JW: I hate the word "Lvalue-Callable". I don't have a better suggestion, but it'd be terrible to teach. AM: I like the term. I don't like that we need it, but I like it. AM wants the naming not to get in the way with future naming. MC: We'll review it.

TK: Why don't we also add Rvalue-Callable? STL: Because nobody consumes it.

Discussion whether "tentatively ready" or "review". The latter would require one more meeting. EF: We already have implementation convergence. MC: I worry about a two-meeting delay. WEB: All that being said, I'd be slightly more confident with a review since we'll have new wording, but I wouldn't object. MC: We can look at it in a telecon and move it.

STL reads out email to Daniel.

Status Review, to be moved to TR at the next telecon.

[2016-01-31, Daniel comments and suggests less controversive resolution]

It seems that specifically the wording changes for 23.14.13.2.5 [func.wrap.func.targ] p2 prevent this issue from making make progress. Therefore the separate issue LWG 2591 has been created, that focuses solely on this aspect. Furtheron the current P/R of this issue has been adjusted to the minimal possible one, where the term "Callable" has been replaced by the new term "Lvalue-Callable".

Previous resolution II [SUPERSEDED]:

This wording is relative to N4527.

  1. Change 23.14.13.2 [func.wrap.func] p2 as indicated:

    -2- A callable object f of type (23.14.2 [func.def]) F is Lvalue-Callable for argument types ArgTypes and return type R if the expression INVOKE(fdeclval<F&>(), declval<ArgTypes>()..., R), considered as an unevaluated operand (Clause 5), is well formed (20.9.2).

  2. Change 23.14.13.2.1 [func.wrap.func.con] p8+p21 as indicated:

    template<class F> function(F f);
    template <class F, class A> function(allocator_arg_t, const A& a, F f);
    

    […]

    -8- Remarks: These constructors shall not participate in overload resolution unless fF is Lvalue-Callable (20.9.11.2) for argument types ArgTypes... and return type R.

    […]

    template<class F> function& operator=(F&& f);
    

    […]

    -21- Remarks: This assignment operator shall not participate in overload resolution unless declval<typename decay<F>::type&>()decay_t<F> is Lvalue-Callable (20.9.11.2) for argument types ArgTypes... and return type R.

  3. Change 23.14.13.2.5 [func.wrap.func.targ] p2 as indicated:

    template<class T> T* target() noexcept;
    template<class T> const T* target() const noexcept;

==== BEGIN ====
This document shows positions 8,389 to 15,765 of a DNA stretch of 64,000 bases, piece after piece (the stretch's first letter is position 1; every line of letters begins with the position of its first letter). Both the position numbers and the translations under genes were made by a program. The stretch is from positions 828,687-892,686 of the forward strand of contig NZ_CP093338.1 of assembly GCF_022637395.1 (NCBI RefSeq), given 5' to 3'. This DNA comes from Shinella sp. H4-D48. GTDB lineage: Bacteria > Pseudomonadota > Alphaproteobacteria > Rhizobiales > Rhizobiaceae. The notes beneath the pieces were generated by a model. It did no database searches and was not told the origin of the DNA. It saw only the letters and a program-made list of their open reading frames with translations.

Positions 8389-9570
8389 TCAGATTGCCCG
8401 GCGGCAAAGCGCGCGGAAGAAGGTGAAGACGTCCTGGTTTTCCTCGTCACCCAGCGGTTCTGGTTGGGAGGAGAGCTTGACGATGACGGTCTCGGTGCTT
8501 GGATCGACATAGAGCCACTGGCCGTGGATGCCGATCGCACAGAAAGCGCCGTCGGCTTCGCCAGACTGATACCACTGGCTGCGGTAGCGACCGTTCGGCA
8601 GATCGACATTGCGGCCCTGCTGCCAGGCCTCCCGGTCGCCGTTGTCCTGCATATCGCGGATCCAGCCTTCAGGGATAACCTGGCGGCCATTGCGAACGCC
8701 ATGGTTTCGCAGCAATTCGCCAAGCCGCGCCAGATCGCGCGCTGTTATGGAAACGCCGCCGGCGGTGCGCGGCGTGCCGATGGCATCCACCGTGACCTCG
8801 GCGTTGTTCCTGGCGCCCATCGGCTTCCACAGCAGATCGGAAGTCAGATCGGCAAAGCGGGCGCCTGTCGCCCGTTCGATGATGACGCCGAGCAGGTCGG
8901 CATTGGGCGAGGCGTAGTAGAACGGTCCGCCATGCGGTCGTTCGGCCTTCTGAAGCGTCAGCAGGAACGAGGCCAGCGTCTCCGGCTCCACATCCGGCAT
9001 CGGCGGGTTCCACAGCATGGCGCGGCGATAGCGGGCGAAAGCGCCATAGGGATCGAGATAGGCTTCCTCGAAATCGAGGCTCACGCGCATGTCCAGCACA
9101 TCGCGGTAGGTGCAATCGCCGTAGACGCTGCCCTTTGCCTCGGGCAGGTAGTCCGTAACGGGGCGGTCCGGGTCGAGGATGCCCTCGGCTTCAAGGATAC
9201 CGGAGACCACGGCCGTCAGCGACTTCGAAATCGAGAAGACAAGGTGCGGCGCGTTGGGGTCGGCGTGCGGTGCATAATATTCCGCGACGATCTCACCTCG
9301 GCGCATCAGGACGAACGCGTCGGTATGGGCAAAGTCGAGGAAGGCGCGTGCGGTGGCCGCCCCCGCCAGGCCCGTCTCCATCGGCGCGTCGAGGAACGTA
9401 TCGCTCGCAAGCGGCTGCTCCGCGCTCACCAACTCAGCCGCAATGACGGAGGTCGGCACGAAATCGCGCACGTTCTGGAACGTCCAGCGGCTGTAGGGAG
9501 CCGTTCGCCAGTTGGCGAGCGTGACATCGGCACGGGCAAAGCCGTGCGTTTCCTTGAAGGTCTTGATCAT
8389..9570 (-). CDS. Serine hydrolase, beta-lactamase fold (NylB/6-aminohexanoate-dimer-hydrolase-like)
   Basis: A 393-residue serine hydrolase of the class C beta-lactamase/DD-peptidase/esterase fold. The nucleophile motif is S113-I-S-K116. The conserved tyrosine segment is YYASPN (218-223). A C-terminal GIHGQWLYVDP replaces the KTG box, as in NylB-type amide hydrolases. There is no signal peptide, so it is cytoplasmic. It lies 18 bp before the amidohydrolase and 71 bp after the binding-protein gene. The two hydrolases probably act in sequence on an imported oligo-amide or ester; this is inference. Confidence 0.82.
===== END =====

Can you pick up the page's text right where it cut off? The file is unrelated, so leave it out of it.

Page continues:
-2- Remarks: If T is a type that is not Lvalue-Callable (20.9.11.2) for parameter types ArgTypes and return type R, the program is ill-formedRequires: T shall be a type that is Callable (20.9.11.2) for parameter types ArgTypes and return type R.

    -3- Returns: If target_type() == typeid(T) a pointer to the stored function target; otherwise a null pointer.

[2016-03 Jacksonville]

Move to Ready.

Proposed resolution:

This wording is relative to N4567.

  1. Change 23.14.13.2 [func.wrap.func] p2 as indicated:

    -2- A callable object f of type (23.14.2 [func.def]) F is Lvalue-Callable for argument types ArgTypes and return type R if the expression INVOKE(fdeclval<F&>(), declval<ArgTypes>()..., R), considered as an unevaluated operand (Clause 5), is well formed (20.9.2).

  2. Change 23.14.13.2.1 [func.wrap.func.con] p8+p21 as indicated:

    template<class F> function(F f);
    template <class F, class A> function(allocator_arg_t, const A& a, F f);
    

    […]

    -8- Remarks: These constructors shall not participate in overload resolution unless fF is Lvalue-Callable (23.14.13.2 [func.wrap.func]) for argument types ArgTypes... and return type R.

    […]

    template<class F> function& operator=(F&& f);
    

    […]

    -21- Remarks: This assignment operator shall not participate in overload resolution unless declval<typename decay<F>::type&>()decay_t<F> is Lvalue-Callable (23.14.13.2 [func.wrap.func]) for argument types ArgTypes... and return type R.

  3. Change 23.14.13.2.5 [func.wrap.func.targ] p2 as indicated:

    template<class T> T* target() noexcept;
    template<class T> const T* target() const noexcept;
    

    -2- Requires: T shall be a type that is Lvalue-Callable (23.14.13.2 [func.wrap.func]) for parameter types ArgTypes and return type R.

    -3- Returns: If target_type() == typeid(T) a pointer to the stored function target; otherwise a null pointer.